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Visual Problems in Pre-Term Babies

Early visual problems occurring in Pre term birth babies

One problem solved but another follows on.

With the ever increasing successes in sustaining the lives of very early pre term deliveries usually associated with low weight and respiration problems the down side has been the large increase in severely visually affected babies often with long lasting affects.

There is a markedly higher rate of survival of babies surviving birth at pre 27 weeks (Normal term is regarded as 40 weeks) over the last 15 years.  There has for example been a hike in pre term successful deliveries by 2% in the USA in this period bringing the overall number to 13% of live births being pre term.

However because of arrested development created by a pre 27 week births many will suffer from hearing loss, eye defects and cerebral palsy.  Much of the developmental stages within the ocular system occur in the last 12 to 14 weeks of a full 40 week gestation.

The eye and its vision can be particularly affected due to the visual cortex of the brain being under developed and in some cases this will cause long standing visual and balance problems throughout the life of the child and through to adulthood.

The retina, the pigment screen and neural stimuli collector sending information to the brain is also underdeveloped and pre terms often have blood vessel infiltration from the retinal extremities moving inwards which will cause blindness due to the disruption of the retinal receptors. Early ablation of these haemorrhaging blood vessels with laser technology in the first few hours or days can halt this process and can protect the future retinal vision of the baby, although until the child is able to be tested no one knows if the sight will be picked up by the visual brain cortex in the future..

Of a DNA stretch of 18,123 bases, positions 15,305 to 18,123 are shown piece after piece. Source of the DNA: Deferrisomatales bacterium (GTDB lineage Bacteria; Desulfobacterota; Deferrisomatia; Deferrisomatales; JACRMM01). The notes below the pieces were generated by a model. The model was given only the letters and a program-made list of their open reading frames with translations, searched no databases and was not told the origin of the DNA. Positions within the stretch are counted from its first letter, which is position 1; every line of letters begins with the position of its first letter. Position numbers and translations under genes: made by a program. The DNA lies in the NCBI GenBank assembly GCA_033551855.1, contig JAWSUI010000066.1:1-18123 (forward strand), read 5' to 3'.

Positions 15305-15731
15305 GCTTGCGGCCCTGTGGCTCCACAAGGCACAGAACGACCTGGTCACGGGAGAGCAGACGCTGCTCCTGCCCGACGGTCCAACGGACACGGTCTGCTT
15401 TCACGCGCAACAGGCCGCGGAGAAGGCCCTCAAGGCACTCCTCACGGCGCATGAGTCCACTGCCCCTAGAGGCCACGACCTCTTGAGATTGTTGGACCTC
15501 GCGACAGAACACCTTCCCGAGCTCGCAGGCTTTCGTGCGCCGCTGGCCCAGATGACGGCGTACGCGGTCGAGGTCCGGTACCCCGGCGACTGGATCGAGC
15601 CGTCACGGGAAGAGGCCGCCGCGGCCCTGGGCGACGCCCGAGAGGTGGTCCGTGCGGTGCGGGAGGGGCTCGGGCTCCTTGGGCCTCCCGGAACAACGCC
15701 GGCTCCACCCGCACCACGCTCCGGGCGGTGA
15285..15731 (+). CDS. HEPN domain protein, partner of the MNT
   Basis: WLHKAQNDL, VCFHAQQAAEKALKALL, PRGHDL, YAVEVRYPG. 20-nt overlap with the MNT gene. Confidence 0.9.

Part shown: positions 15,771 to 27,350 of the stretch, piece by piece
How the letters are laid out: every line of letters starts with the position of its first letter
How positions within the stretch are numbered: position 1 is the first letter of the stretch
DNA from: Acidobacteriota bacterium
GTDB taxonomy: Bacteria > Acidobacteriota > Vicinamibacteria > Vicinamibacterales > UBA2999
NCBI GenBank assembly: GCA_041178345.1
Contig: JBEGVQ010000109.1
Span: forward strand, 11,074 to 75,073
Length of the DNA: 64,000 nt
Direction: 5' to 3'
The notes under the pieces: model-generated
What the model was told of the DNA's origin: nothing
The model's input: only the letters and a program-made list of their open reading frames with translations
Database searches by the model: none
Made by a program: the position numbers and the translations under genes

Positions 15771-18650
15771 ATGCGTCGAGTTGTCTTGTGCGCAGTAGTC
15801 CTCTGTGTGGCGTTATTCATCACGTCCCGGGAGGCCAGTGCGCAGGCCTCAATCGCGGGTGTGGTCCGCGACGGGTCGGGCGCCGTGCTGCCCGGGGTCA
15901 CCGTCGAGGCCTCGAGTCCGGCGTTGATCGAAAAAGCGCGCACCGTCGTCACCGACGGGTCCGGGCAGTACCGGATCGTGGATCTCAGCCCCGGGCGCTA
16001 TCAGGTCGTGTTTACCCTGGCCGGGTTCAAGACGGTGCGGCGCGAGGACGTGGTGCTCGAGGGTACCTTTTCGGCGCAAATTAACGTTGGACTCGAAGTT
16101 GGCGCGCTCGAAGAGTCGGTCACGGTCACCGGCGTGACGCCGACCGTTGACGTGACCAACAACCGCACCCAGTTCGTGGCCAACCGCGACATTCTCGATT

In a study in the USA more than half of a sample of 28,000 babies born weighing less than 2.5 pounds were discovered to have some form of retinopathy.

Whilst these conditions are occurring in greater numbers they are still a tiny minority.  This creates problems in having ophthalmology teams to hand with a wealth of experience which is needed. In some regions “centres of excellence” have been set up with mobile teams on hand to travel to the baby rather than needing complicated travel assistance for the bay to be moved to another resource.

Later pre terms and low weight babies do not suffer these acute early day problems but often will have a greater chance of strabismus, (Squint) and amblyopia (lazy eye).

There may be other associated learning difficulties.  As with any child but particularly pre terms get your baby seen around 2 to three years old at an optometrist or earlier if your suspect an eye is turning in or out (Squint).


See also:

Eye Care in the UK

Vision and Development in Children


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